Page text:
The Blue Steel Right to Life, Liberty and the Pursuit of Happiness
Once you eliminate suicides and gang-bangers, the so-called epidemic of "gun violence" turns out to be not much at all.
February 17, 2014 - 2:57 pm
Every American should rejoice over last week’s stunning 2-1 Second Amendment decision in the Ninth Circuit Court of Appeals, which invalidated San Diego’s unconstitutionally restrictive infringements regarding the right to bear arms. The irony will be lost on no one, especially on the Left. Per the Los Angeles Times:
In a significant victory for gun owners, a divided federal appeals court Thursday struck down California rules that permit counties to restrict as they see fit the right to carry a concealed weapon in public.
The 2-1 ruling by a U.S. 9th Circuit Court of Appeals panel would overturn restrictions on carrying concealed handguns, primarily affecting California’s most populated regions, including Los Angeles, Orange County, San Diego and San Francisco.
The majority said the restrictions violate the 2nd Amendment’s guarantee of the right to bear arms because they deny law-abiding citizens the ability to carry weapons in public unless they show they need the protection for specific reasons.
“We are not holding that the Second Amendment requires the states to permit concealed carry,” Judge Diarmuid O’Scannlain, a Reagan appointee, wrote for the panel. “But the Second Amendment does require that the states permit some form of carry for self-defense outside the home.”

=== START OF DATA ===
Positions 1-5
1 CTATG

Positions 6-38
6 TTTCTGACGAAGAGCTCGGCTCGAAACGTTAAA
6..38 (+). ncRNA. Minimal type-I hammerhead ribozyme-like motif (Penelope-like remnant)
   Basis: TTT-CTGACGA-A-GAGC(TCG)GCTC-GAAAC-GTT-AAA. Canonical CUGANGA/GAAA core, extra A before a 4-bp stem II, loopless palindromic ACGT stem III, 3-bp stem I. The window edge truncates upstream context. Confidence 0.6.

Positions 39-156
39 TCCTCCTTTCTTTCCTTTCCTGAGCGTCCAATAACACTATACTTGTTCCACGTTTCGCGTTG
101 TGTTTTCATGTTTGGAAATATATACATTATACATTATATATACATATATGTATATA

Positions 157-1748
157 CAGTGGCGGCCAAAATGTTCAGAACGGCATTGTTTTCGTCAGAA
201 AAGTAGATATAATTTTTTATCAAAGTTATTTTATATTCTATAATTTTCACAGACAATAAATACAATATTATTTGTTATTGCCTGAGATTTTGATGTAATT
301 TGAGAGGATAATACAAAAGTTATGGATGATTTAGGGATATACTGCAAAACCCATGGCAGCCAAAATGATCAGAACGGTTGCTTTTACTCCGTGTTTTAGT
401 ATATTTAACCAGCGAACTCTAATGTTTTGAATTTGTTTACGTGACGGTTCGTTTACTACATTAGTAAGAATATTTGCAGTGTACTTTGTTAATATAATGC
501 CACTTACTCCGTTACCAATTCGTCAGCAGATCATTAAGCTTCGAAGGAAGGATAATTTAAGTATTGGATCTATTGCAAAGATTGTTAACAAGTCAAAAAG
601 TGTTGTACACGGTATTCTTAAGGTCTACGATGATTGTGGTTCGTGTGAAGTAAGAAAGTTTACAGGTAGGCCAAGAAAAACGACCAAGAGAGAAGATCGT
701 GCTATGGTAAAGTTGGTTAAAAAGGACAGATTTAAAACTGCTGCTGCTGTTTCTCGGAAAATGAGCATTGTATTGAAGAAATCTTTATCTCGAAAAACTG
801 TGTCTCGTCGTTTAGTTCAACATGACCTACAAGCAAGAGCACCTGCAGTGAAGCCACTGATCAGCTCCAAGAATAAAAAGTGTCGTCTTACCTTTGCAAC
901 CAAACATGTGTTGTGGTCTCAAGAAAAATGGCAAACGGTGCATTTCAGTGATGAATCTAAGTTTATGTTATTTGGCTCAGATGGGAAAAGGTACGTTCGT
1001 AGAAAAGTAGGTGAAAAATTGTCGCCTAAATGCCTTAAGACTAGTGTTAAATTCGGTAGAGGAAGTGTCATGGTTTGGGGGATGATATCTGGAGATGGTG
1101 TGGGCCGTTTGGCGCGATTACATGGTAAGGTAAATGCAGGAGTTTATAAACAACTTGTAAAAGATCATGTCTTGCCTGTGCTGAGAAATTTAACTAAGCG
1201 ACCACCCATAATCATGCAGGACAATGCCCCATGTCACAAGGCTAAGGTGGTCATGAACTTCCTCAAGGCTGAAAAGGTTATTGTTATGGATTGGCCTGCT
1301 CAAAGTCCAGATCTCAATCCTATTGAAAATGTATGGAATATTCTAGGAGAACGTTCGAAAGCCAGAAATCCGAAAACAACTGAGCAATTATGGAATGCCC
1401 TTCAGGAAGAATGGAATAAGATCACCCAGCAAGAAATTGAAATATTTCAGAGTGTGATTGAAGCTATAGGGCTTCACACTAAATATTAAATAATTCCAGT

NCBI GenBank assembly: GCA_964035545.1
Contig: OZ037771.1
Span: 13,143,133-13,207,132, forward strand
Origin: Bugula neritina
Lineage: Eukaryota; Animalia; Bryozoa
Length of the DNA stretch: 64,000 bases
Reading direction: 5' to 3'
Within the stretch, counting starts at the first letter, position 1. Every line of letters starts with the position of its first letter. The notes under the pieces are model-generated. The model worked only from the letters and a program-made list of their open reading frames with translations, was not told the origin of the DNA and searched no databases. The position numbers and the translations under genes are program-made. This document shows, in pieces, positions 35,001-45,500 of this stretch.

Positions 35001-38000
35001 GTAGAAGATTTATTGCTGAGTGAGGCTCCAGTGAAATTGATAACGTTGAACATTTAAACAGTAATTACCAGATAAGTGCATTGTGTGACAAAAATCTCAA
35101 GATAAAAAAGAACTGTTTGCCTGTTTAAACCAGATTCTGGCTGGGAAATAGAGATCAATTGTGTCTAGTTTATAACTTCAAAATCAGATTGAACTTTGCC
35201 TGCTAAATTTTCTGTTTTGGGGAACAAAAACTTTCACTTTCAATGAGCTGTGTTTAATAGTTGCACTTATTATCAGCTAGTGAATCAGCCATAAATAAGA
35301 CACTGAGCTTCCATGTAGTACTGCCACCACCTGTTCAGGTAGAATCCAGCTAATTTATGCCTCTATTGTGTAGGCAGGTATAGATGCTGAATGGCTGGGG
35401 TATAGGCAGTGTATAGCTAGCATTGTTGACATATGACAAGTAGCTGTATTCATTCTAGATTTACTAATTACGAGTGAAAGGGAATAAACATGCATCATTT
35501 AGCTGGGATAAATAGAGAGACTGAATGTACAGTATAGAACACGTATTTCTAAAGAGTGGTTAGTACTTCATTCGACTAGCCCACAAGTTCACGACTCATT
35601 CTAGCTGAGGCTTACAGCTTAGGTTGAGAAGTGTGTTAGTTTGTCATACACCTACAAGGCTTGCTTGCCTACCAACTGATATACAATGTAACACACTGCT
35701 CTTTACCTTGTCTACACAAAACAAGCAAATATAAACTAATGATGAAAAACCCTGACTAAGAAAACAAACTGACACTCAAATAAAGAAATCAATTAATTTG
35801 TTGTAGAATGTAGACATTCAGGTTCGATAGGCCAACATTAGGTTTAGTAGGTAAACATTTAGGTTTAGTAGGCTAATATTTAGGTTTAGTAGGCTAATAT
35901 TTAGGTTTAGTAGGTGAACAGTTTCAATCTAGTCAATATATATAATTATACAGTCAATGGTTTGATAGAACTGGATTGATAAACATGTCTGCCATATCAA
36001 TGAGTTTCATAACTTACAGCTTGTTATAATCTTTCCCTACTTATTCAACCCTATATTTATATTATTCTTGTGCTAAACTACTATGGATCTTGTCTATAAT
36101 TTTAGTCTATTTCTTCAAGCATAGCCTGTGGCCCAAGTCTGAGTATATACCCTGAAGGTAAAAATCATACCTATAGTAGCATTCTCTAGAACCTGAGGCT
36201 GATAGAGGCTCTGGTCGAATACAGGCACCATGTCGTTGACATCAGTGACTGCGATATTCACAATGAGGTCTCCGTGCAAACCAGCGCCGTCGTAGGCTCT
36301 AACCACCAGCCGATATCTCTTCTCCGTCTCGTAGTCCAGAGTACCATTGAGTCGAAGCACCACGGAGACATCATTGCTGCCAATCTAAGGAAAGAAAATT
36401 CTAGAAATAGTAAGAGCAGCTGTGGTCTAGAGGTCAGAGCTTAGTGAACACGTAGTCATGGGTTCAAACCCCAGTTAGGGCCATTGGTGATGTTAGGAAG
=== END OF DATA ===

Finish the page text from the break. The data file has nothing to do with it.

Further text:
You can read the court’s decision here. And you should, because this one is headed to the U.S. Supreme Court, where (in a rare departure for the 9th Circuit) it is unlikely to be reversed. The final constitutional victory over the Suicide Cult of the Left may be at hand, and the explicit promise of the Declaration of Independence settled once and for all.
Quoting liberally from the Supreme Court’s landmark Heller and McDonald decisions, the circuit court essentially said that while the state may regulate the manner in which handguns may be carried for personal protection, it may not do so by making it practically impossible for law-abiding citizens to afford themselves the protections — both constitutional and physical — of the Second Amendment.
We are well aware that, in the judgment of many governments, the safest sort of firearm-carrying regime is one which restricts the privilege to law enforcement with only narrow exceptions. Nonetheless, “the enshrinement of constitutional rights necessarily takes certain policy choices off the table. . . . Undoubtedly some think that the Second Amendment is outmoded in a society where our standing army is the pride of our Nation, where well-trained police forces provide personal security, and where gun violence is a serious problem. That is perhaps debatable, but what is not debatable is that it is not the role of this Court [or ours] to pronounce the Second Amendment extinct.” Id. at 636. Nor may we relegate the bearing of arms to a “second-class right, subject to an entirely different body of rules than the other Bill of Rights guarantees that we have held to be incorporated into the Due Process Clause.” (McDonald, 130 S. Ct. at 3044.)